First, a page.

Impressive Impostors : Customers Sneaking Up on Fake Jewelry

When a woman wears jewelry by Brian Reichenberg, she usually doesn’t bandy his name about.

“She might tell a couple of friends, but that’s about it,” boasts the former gem salesman, who specializes in fake diamonds, sapphires, rubies and emeralds.

People who want copies of real baubles (their own or someone else’s) have been known to arrive at Reichenberg’s Beverly Boulevard shop disguised in large hats, sunglasses and using pseudonyms, he says.

Other clients summon him on the q.t. to their homes or their bank vaults.


His specialty, aside from the discretion that led him to call his operation Our Secret, is large diamond look-alikes made of Russian cubic zirconia (CZ). They’re frequently used to take on trips, or for occasions when buying insurance to take the real thing out of the vault doesn’t seem worth it.

Reichenberg was making cubic zirconia jewelry for department stores when the property people at Lorimar studios discovered him several years ago. They were searching for an “important piece” for Miss Ellie to wear on “Dallas,” and he obliged with a 20-carat engagement ring.

Since then, there have been Reichenberg “diamonds” in the movies (“Rocky IV” and “Beverly Hills Cop,” for example) and throughout the soaps, flashing on the hands of Joan Collins, Linda Evans, Victoria Principal and Linda Gray.

Set in platinum, silver or 14-karat gold, his imitations have also been pitted against the experts.


On a “PM Magazine” segment last year, two prominent Beverly Hills jewelers were shown two rings--one a diamond, one a Reichenberg cubic. The first jeweler said both were real--before he took a closer look with a loop. The second jeweler used a diamond detector to spot the fake.

A team of 30--including stonecutters, goldsmiths and Reichenberg’s wife, who heads the design team--turn out the impostors. Ready-made cubic zirconias are priced from $42 for a pair of drop earrings to $20,000 for an elaborate necklace, bracelet and earrings set. In between are the engagement rings.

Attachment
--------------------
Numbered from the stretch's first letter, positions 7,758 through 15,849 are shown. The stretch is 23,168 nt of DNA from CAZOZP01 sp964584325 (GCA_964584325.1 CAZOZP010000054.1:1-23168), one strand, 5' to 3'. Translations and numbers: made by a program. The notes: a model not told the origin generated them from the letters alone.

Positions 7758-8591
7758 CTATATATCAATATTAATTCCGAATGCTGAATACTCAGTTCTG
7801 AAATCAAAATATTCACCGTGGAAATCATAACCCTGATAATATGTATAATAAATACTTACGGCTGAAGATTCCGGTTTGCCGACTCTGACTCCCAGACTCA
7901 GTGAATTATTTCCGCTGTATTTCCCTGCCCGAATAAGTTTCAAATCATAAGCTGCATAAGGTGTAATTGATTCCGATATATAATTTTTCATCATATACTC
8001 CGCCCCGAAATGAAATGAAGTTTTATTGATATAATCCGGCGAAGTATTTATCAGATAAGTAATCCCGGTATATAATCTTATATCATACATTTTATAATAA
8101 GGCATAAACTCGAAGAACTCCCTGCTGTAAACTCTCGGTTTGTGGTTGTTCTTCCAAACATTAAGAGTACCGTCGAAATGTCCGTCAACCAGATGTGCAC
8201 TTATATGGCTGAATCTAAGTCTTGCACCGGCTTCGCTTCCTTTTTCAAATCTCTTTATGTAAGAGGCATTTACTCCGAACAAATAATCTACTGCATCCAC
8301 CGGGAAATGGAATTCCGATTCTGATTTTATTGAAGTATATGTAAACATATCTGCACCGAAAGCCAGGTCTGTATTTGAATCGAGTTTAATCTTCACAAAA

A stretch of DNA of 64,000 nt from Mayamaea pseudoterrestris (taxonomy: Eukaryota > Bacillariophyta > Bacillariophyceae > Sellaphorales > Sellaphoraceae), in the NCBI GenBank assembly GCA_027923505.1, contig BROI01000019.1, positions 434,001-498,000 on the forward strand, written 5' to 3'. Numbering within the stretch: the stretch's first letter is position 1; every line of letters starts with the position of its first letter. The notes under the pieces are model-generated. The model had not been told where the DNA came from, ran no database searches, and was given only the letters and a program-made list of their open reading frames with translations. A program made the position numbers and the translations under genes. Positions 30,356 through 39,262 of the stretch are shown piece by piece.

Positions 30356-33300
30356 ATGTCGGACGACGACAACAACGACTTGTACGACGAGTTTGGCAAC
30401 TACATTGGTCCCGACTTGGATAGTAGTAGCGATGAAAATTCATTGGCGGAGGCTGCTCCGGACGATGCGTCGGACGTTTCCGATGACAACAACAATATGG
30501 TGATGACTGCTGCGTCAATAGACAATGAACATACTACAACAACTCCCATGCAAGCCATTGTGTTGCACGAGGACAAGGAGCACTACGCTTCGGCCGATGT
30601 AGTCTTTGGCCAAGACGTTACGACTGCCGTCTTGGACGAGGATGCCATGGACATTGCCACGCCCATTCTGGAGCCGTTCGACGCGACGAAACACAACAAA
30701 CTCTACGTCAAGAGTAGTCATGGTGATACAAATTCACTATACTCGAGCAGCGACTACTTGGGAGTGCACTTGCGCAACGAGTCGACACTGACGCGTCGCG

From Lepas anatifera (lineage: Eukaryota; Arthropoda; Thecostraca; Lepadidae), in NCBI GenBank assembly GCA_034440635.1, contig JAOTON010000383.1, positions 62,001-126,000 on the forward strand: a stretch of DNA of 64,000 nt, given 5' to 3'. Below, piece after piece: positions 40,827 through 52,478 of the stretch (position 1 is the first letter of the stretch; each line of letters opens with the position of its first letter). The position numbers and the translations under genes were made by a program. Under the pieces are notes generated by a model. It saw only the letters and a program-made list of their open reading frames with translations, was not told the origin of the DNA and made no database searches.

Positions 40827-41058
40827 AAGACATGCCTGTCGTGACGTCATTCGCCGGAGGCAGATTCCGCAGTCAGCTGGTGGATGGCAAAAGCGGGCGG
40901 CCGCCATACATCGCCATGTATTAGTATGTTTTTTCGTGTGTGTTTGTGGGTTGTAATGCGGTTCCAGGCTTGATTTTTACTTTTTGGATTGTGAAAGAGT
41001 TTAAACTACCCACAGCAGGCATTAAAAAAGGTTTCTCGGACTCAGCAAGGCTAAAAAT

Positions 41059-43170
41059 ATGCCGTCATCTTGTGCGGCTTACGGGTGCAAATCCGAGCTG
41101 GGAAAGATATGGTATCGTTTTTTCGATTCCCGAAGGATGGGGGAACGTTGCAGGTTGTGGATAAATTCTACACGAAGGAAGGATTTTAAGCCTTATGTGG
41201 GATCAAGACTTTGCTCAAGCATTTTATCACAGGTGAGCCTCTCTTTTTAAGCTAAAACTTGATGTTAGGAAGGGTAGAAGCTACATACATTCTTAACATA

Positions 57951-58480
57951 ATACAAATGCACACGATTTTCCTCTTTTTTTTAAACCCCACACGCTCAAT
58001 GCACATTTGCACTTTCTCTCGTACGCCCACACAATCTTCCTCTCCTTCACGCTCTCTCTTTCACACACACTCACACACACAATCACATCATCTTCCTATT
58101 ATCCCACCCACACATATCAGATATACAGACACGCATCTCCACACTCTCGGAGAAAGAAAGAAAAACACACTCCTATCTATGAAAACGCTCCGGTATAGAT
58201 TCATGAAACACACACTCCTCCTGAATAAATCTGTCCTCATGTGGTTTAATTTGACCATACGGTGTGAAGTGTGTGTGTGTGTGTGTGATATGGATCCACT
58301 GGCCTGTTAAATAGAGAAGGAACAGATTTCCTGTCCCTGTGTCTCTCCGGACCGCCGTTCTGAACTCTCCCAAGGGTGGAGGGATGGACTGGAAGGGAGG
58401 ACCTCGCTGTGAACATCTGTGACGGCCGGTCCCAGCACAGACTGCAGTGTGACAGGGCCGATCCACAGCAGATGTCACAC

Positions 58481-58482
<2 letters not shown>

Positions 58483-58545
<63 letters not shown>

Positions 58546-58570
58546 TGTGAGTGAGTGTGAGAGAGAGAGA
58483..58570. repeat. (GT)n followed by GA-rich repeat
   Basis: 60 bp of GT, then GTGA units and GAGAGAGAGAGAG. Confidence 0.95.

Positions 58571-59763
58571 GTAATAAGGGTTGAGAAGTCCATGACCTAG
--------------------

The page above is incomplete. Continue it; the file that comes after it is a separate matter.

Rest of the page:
“Couples today want something interesting, but they don’t want something that will put them in debt from Day 1,” Reichenberg says. Rather than “borrowing $10,000 from the folks,” they drop into Our Secret, pay anywhere from $600 to $800 for a CZ “and have a knockout ring.”

Normal delivery time for a custom-made piece is 10 days, but something like a copy of a $13-million ruby-and-diamond necklace will take longer. It took, in fact, several months, cost the actress who ordered it $49,000 and was duplicated from a photograph of the original, kindly supplied by her European jeweler.


One of Reichenberg’s male customers smuggled a photograph out of Cartier in New York to have the ring he wanted copied. Other clients have come in with requests for jewels added to faucets, to belt buckles, to hip flasks.

Even more unusual is the jeweled collar with one matching earring for a pampered poodle--and the prank devised by four crafty friends.

Tired of a fifth friend flaunting the eight-carat, pear-shape diamond her husband had given her, each purchased a CZ from Reichenberg.

“They bought 9-, 10-, 11- and 12-carat rings--all in different shapes--and released them over a three-week period. It was beautifully done. One woman had her over for a visit and said something like, ‘Oh, look what my husband bought me.’ Another woman took her out to brunch.”


The price for their scheme was $800 to $1,200. Not at all high, calculates Reichenberg, considering “a good cubic will last several thousand years.”